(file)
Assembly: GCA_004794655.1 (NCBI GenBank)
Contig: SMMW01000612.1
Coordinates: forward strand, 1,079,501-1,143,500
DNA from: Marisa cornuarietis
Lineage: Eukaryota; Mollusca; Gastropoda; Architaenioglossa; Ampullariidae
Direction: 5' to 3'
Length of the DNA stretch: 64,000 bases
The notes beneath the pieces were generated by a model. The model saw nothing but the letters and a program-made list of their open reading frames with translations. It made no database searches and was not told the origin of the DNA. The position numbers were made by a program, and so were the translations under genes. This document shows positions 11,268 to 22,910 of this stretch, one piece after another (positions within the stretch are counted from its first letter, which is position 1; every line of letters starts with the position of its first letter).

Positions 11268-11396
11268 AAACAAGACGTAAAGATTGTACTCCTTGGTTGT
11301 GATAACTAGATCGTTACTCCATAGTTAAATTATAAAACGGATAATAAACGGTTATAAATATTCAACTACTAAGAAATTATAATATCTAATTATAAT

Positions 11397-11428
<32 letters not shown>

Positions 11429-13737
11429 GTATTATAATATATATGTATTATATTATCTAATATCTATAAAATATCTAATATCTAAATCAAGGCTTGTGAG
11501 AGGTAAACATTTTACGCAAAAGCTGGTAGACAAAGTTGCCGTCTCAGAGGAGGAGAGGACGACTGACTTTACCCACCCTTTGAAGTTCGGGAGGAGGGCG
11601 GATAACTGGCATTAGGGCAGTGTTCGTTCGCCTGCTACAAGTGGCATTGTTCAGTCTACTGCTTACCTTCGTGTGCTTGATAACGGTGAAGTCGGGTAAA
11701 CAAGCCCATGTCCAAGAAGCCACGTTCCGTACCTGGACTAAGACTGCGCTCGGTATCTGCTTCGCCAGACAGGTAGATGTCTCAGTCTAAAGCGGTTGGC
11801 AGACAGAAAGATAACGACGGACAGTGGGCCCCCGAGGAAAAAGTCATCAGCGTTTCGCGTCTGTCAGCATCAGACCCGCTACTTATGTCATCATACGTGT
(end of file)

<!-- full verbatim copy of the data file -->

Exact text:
Assembly: GCA_004794655.1 (NCBI GenBank)
Contig: SMMW01000612.1
Coordinates: forward strand, 1,079,501-1,143,500
DNA from: Marisa cornuarietis
Lineage: Eukaryota; Mollusca; Gastropoda; Architaenioglossa; Ampullariidae
Direction: 5' to 3'
Length of the DNA stretch: 64,000 bases
The notes beneath the pieces were generated by a model. The model saw nothing but the letters and a program-made list of their open reading frames with translations. It made no database searches and was not told the origin of the DNA. The position numbers were made by a program, and so were the translations under genes. This document shows positions 11,268 to 22,910 of this stretch, one piece after another (positions within the stretch are counted from its first letter, which is position 1; every line of letters starts with the position of its first letter).

Positions 11268-11396
11268 AAACAAGACGTAAAGATTGTACTCCTTGGTTGT
11301 GATAACTAGATCGTTACTCCATAGTTAAATTATAAAACGGATAATAAACGGTTATAAATATTCAACTACTAAGAAATTATAATATCTAATTATAAT

Positions 11397-11428
<32 letters not shown>

Positions 11429-13737
11429 GTATTATAATATATATGTATTATATTATCTAATATCTATAAAATATCTAATATCTAAATCAAGGCTTGTGAG
11501 AGGTAAACATTTTACGCAAAAGCTGGTAGACAAAGTTGCCGTCTCAGAGGAGGAGAGGACGACTGACTTTACCCACCCTTTGAAGTTCGGGAGGAGGGCG
11601 GATAACTGGCATTAGGGCAGTGTTCGTTCGCCTGCTACAAGTGGCATTGTTCAGTCTACTGCTTACCTTCGTGTGCTTGATAACGGTGAAGTCGGGTAAA
11701 CAAGCCCATGTCCAAGAAGCCACGTTCCGTACCTGGACTAAGACTGCGCTCGGTATCTGCTTCGCCAGACAGGTAGATGTCTCAGTCTAAAGCGGTTGGC
11801 AGACAGAAAGATAACGACGGACAGTGGGCCCCCGAGGAAAAAGTCATCAGCGTTTCGCGTCTGTCAGCATCAGACCCGCTACTTATGTCATCATACGTGT